Basement Layout Plan Ideas
Refinishing a basement is an excellent opportunity to expand your living space, and in many cases, increase the resale value of your home. But because basements are often the repositories of the central mechanics of your home’s heating, ventilation and cooling equipment, as well as the favored place for laundry facilities, planning the layout of a functional and attractive basement can be tricky. Your floor plan must produce useful space without feeling cramped and “bunker” like.
Centralize the Machinery
If a complete “gut” remodeling of the basement is within your budget, by all means make the effort to move the HVAC and laundry equipment to one corner of the basement away from the basement stairs entrance. Having to work around HVAC and laundry areas usually means narrow rooms that will limit activities. Install the furnace, hot water heater, and washer and dryer in a separate closed off area well away from the prime “living” areas in the basement. Consider upgrading to smaller equipment like on-demand hot water heaters, compact furnaces, and stackable laundry appliances.
Provide for a generous entryway to the basement with a staircase that is 36 to 48 inches wide. This will also make it easier to install furniture into the finished rooms. If the staircase is one long straight run now, consider breaking that long flight of stairs into two sections with a landing and a turn. Avoid steps that are too narrow or too high: a staircase with 11-inch wide treads and 6-inch risers will be extremely comfortable to use by guests of all ages. Place a new staircase against a side wall in the basement, not in the center, to prevent "cut up" rooms. The staircase should "land" in the largest room in the basement; avoid staircases that terminate in a small anteroom or hallway.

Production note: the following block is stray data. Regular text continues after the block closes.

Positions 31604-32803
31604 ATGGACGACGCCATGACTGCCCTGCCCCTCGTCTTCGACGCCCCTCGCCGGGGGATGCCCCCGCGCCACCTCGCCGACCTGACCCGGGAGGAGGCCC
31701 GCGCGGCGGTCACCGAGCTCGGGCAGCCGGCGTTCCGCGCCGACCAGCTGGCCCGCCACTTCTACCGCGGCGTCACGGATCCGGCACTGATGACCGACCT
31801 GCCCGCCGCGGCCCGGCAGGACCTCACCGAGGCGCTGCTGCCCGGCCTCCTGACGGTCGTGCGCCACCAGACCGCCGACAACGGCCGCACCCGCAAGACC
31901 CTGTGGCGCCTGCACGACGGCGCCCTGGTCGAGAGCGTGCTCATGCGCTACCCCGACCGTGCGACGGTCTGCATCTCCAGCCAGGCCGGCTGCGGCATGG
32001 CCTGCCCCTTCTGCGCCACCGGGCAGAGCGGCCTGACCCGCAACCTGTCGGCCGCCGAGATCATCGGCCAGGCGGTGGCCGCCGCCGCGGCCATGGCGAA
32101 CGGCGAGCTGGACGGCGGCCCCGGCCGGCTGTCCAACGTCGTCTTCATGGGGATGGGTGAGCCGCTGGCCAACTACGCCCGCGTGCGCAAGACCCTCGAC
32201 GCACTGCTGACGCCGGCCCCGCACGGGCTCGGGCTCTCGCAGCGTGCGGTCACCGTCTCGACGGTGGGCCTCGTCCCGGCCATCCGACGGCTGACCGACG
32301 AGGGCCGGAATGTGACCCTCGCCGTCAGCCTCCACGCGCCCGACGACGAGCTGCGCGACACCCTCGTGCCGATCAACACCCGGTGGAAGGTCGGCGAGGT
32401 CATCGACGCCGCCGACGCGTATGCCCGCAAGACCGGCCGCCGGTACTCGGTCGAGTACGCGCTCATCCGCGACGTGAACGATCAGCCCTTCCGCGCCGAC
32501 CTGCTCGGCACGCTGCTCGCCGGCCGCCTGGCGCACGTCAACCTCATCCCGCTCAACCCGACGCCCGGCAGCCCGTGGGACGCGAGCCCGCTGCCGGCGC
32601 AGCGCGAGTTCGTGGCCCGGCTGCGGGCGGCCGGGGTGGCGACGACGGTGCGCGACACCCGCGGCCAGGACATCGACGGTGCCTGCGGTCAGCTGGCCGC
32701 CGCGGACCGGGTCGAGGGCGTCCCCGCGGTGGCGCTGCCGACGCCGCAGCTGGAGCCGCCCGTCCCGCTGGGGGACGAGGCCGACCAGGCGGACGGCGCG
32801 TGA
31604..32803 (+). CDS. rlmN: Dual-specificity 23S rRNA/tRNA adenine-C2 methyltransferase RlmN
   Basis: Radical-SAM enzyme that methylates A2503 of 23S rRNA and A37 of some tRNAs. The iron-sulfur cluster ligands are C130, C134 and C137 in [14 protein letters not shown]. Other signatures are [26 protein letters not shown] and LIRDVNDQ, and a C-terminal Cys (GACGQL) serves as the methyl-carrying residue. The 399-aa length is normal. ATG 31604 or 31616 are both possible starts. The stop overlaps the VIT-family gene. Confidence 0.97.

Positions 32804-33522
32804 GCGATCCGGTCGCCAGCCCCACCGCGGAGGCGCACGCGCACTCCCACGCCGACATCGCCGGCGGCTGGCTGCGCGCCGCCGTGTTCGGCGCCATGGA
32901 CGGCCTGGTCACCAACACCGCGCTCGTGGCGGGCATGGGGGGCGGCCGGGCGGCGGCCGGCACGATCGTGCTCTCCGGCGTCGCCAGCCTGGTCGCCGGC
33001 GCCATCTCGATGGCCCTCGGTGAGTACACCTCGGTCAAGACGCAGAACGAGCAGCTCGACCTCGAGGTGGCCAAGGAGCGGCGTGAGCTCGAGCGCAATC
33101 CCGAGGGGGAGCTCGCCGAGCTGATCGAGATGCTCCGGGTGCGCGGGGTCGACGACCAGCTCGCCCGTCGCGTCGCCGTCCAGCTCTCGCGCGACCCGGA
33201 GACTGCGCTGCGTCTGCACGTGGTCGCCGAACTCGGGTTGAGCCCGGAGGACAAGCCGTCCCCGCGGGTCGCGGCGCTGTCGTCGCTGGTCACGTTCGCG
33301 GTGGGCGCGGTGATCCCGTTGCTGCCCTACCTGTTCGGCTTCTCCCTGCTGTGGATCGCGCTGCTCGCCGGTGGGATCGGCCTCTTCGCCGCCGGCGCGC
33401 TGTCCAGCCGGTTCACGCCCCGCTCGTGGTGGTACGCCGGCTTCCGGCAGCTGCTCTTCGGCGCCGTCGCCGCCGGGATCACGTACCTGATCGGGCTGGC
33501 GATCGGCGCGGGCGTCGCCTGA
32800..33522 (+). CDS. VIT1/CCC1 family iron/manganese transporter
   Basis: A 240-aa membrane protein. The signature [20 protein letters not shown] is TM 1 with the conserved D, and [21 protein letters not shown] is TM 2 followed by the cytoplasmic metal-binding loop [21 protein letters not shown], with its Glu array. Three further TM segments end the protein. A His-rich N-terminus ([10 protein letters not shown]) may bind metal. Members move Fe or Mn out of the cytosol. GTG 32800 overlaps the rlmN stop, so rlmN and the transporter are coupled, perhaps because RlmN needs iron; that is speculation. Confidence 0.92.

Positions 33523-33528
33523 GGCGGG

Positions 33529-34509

Main Activity Room
One large room, 12 to 14 feet in width, and 14 to 18 feet in length, is ideal for a main lounge room, pool table, or basement home theater. Smaller rooms will be very limiting in terms of activities and will tend to feel claustrophobic. Too many cut up rooms in a basement remodeling project can often reduce or nullify any gains in home valuation.
Most communities prohibit bedrooms in basements unless there is a suitable escape door or window available opposite the staircase. Check your local building codes. Install at least one egress window in a new basement bedroom space. Remember to provide adequate closet space for the bedroom.
Provide at least a half-bath for any basement recreation space. If a bedroom is located in the basement, a bathroom with a shower will be necessary to protect the remodeling investment in terms of future resale values. Consult with a professional plumber about installing new drains and fixtures in existing basement drains. Situate the new bathroom facilities near the laundry areas to reduce plumbing work.
Avoid having to pass through “private” rooms, like a bedroom or an office, in order to get to a “public” room like a pool room. Private rooms should be offshoots of the main public room. A bathroom must be accessible to all visitors. Passing through a utility space to get to a living space or a bathroom must be avoided at all costs.
- FinishABasement.com; "Planning a Basement Project;" 2008
- "Remodeling A Basement;" Roger German; 2004
- LetsRenovate.com; "Basements;" 2009
A writer and entrepreneur for over 40 years, J.E. Myers has a broad and eclectic range of expertise in personal computer maintenance and design, home improvement and design, and visual and performing arts. Myers is a self-taught computer expert and owned a computer sales and service company for five years. She currently serves as Director of Elections for McLean County, Illinois government.
- Maciej Niemczyk/iStock/Getty Images
- Comstock/Stockbyte/Getty Images
- Maciej Niemczyk/iStock/Getty Images
- sergey02/iStock/Getty Images
- Brian McEntire/iStock/Getty Images
- Jupiterimages/Photos.com/Getty Images
- Vasiliki Varvaki/iStock/Getty Images